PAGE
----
Wednesday , 23 January 2019
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The Most Spectacular Caves in Israel

Israel the Camel, the mascot of “IsraelandYou” recommends that you make time to visit the most spectacular, family friendly and accessible cave in Israel – in the Beit Guvrin-Maresha National Park, The Most Spectacular Caves in Israel. In our opinion it is a national landmark.

Bet Guvrin-Maresha National Park  is located off the Bet Shemesh-Kiryat Gat road (no. 35) opposite Kibbutz Bet Guvrin. The tour takes between 1-5 hours. The park is open year-round, especially in spring for the wildflowers. Opening hours are April-September 8 A.M.-5 P.M; October-March 8 A.M- 4 P.M. Last entry one hour before above closing hour. Contact: 08-681-2957; 08-681-1020. For additional information on events and tours: *3639. Entrance Fee: Adult NIS 29; child NIS 15 Israeli senior citizen: 50% discount; Group (over 30 people): Adult: NIS 23: child NIS 14. Pets are forbidden. The trail and the picnic corner at the Bell Caves are wheelchair-accessible.

The Polish Cave

This cave was named “the Polish cave” after graffiti left by Polish soldiers from the Anders’ Army serving in Palestine who had carved in the word “Warsaw”and a Polish Eagle during World War II, in 1942/3. The graffiti is on the boulder where my friend Nadim is sitting. Behind you can see a columbarium – but not THE Columbarium.

 

The Columbarium Cave

Quarried caves used for the raising of doves and pigeons for food, fertilizer and perhaps for sacrifice, dated to the end of the 3rd century BC. Note that the doves have light and a water supply. The original owner/s used to provide grain to draw the doves to nest here.

 

The Most Beautiful Olive Oil Press in Israel

This is a Cave for oil-press olive-oil production. Although it is for seasonal the press is decorated, plastered. There is even a niche for a small olive oil alter for good luck. It is interesting the olive manufactured originally included oil from the crushed pits which added a certain taste to the oil . The Romans introduced a technolgy to produce the olive oil without crushing the pits which they considered sour. As you can see even the cisterns are a work of art.

Complex 61 Caves

This complex is a system of about 30 interconnected caves, originally quarries for building material. The walls of ancient Maresha were made of chalk stone, plastered-over to protect from the rain. Visitors to Complex 61 traverse the caves climbing underground up and down and around according to how people used to make use of such spaces in antiquity. The cave provides natural climate control. Surprisingly enough, the exit is only a few meters away from the entrance. You can see the small hole in the roof, where the excavation of each cave began, as well as ancient stairs, cisterns and columbaria (What else?).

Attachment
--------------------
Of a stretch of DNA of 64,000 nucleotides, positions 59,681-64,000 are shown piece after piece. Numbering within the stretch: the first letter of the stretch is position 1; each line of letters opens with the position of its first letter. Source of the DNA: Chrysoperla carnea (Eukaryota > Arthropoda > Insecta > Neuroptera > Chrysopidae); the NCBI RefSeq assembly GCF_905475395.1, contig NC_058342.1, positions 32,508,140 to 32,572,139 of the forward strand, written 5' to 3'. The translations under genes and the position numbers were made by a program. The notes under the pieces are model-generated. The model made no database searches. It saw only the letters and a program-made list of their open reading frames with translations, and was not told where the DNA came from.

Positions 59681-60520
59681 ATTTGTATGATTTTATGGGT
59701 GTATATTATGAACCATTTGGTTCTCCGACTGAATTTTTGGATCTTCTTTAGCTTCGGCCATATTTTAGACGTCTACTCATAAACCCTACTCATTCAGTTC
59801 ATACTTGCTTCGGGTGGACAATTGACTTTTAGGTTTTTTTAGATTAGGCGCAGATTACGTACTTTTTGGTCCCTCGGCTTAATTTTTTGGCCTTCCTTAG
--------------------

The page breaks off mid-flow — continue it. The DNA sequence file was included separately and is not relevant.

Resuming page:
Complex 61 Caves

Complex 61 Caves

Complex 61 Caves

Complex 61 Caves

Complex 61 Caves

Complex 61 Caves

Complex 61 Caves

Complex 61 Caves

Complex 61 Caves

Complex 61 Caves

Complex 61 Caves

Complex 61 Caves

Complex 61 Caves

Complex 61 Caves

Complex 61 Caves

Complex 61 Caves

Complex 61 Caves

Complex 61 Caves

Complex 61 Caves

Complex 61 Caves

Phoenician Burial Caves

These Phoenician or Sidonian Burial Caves are a series of highly decorated burial caves from the Hellenistic period (third-second centuries BCE). The frescos are copies. The paintings prove the presence of other cultures at Maresha. The subjects of the paintings are hunting scenes with wild and mythological creatures. My friend Arky volunteered to show how the deceased fitted in the grave in the wall. After a year the bones were collected and deposited in the room at the end of the cave.

Bell Caves

This is the most amazing part of the caves: So BIG! So WHITE! So airy! So clean! There are 800 large bell caves at Maresha, between which the ancient inhabitants connected by passageways. The largest are 18 meters high. The bell caves were created by opening a hole in the hard surface rock (Caliche a sedimentary rock, a hardened natural cement of calcium carbonate) and then quarrying downward into the softer chalk limestone) below in the shape of a bell. The limestone was used for road paving. Arabic inscriptions and crosses are found on the walls which leads to believe that many of the caves were dug during the transfer from the Byzantine Period to the Early Arab period, in the seventh-tenth centuries CE.

If this is the only attraction you have time for in Beit Guvrin-Maresha, do it. Remember it is ACCESSIBLE!

For more extreme spelunking (caving) go here.


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